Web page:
It was not until the early 20th century that the importance of his ideas was realized. In 1900, his work was rediscovered by Hugo de Vries and Carl Correns. Though Erich von Tschermak was originally also credited with rediscovery, this is no longer accepted as he did not understand Mendel's laws. Mendel's results were quickly replicated, and genetic linkage quickly worked out. Biologists flocked to the theory, as while it was not yet applicable to many phenomena, it sought to give a genotypic understanding of heredity which they felt was lacking in previous studies of heredity which focused on phenotypic approaches. Most prominent of these latter approaches was the biometric school of Karl Pearson and W.F.R. Weldon, which was based heavily on statistical studies of phenotype variation. The strongest opposition to this school came from William Bateson, who perhaps did the most in the early days of publicizing the benefits of Mendel's theory (the word "genetics", and much of the discipline's other terminology, originated with Bateson). This debate between the biometricians and the Mendelians was extremely vigorous in the first two decades of the twentieth century, with the biometricians claiming statistical and mathematical rigor, while the Mendelians claimed a better understanding of biology. In the end, the two approaches were combined as the modern synthesis of evolutionary biology, especially by work conducted by Ronald Fisher in 1918.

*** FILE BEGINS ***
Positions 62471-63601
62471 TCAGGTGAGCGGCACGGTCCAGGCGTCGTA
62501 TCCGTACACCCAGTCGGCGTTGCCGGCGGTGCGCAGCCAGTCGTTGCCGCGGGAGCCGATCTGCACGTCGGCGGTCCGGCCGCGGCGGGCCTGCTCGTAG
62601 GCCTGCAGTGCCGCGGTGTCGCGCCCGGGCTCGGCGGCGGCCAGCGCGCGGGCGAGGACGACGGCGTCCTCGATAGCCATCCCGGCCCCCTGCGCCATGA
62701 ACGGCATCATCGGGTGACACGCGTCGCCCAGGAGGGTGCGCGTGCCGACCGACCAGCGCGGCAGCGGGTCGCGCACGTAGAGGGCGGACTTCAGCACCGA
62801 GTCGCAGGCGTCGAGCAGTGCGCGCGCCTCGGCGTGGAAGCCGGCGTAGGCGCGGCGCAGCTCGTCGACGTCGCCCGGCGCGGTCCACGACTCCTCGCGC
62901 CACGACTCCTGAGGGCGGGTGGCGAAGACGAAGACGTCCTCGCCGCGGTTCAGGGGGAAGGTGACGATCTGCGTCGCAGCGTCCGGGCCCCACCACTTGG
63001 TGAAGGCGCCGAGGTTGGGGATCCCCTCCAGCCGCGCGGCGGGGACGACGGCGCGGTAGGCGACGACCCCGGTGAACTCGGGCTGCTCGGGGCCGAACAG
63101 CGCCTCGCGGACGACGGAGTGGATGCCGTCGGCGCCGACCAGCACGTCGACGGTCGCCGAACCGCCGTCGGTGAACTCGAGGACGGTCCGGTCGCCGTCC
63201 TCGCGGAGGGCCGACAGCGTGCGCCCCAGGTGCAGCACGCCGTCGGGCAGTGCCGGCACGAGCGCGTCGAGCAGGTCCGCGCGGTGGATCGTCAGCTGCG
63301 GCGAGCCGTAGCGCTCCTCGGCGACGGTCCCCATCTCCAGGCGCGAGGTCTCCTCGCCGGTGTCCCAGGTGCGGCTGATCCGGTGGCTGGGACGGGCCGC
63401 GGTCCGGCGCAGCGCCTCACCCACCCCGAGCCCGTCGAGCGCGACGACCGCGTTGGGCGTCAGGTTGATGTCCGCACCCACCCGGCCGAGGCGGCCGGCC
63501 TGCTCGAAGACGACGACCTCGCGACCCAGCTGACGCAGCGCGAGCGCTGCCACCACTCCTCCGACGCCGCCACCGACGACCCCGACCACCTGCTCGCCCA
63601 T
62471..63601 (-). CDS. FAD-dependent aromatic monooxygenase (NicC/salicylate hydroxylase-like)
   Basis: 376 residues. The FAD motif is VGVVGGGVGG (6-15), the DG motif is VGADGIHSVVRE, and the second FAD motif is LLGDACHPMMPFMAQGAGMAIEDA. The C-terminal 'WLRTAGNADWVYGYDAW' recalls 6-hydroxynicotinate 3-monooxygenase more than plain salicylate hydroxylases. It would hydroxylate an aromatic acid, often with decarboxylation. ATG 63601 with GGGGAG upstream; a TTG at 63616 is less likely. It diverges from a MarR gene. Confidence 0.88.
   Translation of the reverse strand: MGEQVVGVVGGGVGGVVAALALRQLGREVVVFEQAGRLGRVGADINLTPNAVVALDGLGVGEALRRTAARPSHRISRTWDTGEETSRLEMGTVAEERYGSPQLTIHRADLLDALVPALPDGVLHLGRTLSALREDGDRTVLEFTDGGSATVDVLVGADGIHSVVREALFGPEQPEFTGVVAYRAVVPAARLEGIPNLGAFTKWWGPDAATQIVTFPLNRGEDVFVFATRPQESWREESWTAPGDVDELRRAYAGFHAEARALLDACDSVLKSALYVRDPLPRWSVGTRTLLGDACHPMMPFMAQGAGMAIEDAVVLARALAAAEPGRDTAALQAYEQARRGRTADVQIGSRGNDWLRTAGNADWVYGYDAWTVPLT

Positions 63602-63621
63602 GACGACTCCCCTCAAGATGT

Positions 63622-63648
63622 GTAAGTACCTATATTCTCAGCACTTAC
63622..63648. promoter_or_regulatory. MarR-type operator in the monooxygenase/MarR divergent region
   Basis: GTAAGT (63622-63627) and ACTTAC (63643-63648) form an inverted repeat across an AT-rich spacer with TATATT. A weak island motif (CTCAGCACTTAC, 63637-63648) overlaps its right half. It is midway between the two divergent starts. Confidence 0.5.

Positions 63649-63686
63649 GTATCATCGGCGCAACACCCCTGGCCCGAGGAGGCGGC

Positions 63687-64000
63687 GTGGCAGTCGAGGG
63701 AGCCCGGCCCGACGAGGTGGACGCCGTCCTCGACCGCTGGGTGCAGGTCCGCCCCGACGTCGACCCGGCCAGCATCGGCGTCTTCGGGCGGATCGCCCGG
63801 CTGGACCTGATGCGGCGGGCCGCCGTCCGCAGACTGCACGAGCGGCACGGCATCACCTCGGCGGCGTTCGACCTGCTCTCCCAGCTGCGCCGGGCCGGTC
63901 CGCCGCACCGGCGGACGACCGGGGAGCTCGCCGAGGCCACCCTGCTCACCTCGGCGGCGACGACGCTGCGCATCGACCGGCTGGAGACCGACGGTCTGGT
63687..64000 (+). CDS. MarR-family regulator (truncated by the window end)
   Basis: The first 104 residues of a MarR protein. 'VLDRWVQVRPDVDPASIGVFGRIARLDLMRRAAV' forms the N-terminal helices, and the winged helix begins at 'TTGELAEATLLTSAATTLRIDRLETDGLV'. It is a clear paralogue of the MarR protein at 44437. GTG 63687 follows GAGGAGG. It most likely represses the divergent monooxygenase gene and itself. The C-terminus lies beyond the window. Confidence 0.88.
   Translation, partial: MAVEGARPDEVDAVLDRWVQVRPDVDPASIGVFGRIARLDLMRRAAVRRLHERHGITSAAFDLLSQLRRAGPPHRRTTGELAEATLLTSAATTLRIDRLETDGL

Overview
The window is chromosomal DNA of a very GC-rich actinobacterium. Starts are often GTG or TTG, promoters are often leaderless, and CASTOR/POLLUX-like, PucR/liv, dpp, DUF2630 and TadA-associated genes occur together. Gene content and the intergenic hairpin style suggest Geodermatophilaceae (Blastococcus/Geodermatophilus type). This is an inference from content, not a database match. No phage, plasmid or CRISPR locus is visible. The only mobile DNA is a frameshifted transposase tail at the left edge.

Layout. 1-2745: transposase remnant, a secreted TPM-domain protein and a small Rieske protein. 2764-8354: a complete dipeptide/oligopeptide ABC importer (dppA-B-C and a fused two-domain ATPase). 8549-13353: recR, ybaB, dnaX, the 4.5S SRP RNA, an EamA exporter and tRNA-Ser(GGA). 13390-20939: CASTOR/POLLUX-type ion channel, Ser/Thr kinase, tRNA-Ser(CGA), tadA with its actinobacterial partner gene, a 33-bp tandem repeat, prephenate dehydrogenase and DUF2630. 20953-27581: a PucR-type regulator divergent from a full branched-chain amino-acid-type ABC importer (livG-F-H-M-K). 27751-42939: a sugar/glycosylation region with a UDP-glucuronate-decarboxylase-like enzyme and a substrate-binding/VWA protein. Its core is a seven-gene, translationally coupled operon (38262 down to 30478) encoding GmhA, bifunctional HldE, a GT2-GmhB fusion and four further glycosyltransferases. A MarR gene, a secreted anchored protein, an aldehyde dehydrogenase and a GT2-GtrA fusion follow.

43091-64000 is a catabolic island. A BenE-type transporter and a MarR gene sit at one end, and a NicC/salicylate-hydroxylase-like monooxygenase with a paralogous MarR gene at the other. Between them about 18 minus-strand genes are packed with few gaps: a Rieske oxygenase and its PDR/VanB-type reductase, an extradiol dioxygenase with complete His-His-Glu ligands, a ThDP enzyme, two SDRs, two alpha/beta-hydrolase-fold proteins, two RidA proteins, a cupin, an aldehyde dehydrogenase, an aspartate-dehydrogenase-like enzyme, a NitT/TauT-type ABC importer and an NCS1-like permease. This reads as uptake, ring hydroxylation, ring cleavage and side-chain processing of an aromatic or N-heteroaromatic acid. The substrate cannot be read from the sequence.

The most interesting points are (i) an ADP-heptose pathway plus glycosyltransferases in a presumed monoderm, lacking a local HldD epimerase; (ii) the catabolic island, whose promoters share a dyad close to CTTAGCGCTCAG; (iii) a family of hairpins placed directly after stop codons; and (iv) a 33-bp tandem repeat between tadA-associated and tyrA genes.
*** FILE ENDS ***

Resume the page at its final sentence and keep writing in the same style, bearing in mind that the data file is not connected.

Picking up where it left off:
His experimental results have later been the object of considerable dispute. The renowned statistician R. A. Fisher analyzed the results of the F1 (first filial) ratio and found them to be implausibly close to the exact ratio of 3 to 1. Only a few would accuse Mendel of scientific malpractice or call it a scientific fraud — reproduction of his experiments has demonstrated the accuracy of his hypothesis — however, the results have continued to be a mystery for many, though it is often cited as an example of confirmation bias. This might arise if he detected an approximate 3 to 1 ratio early in his experiments with a small sample size, and continued collecting more data until the results conformed more nearly to an exact ratio . It is sometimes suggested that he may have censored his results, and that his seven traits each occur on a separate chromosome pair, an extremely unlikely occurrence if they were chosen at random. In fact, the genes Mendel studied occurred in only four linkage groups, and only one gene pair (out of 21 possible) is close enough to show segregation distortion; this is not a pair that Mendel studied.

The standard botanical author abbreviation Mendel is applied to species he described.

Mendel, Darwin and Galton

Bust of Mendel at Mendel University of Agriculture and Forestry Brno, Czech Republic.
Bust of Mendel at Mendel University of Agriculture and Forestry Brno, Czech Republic.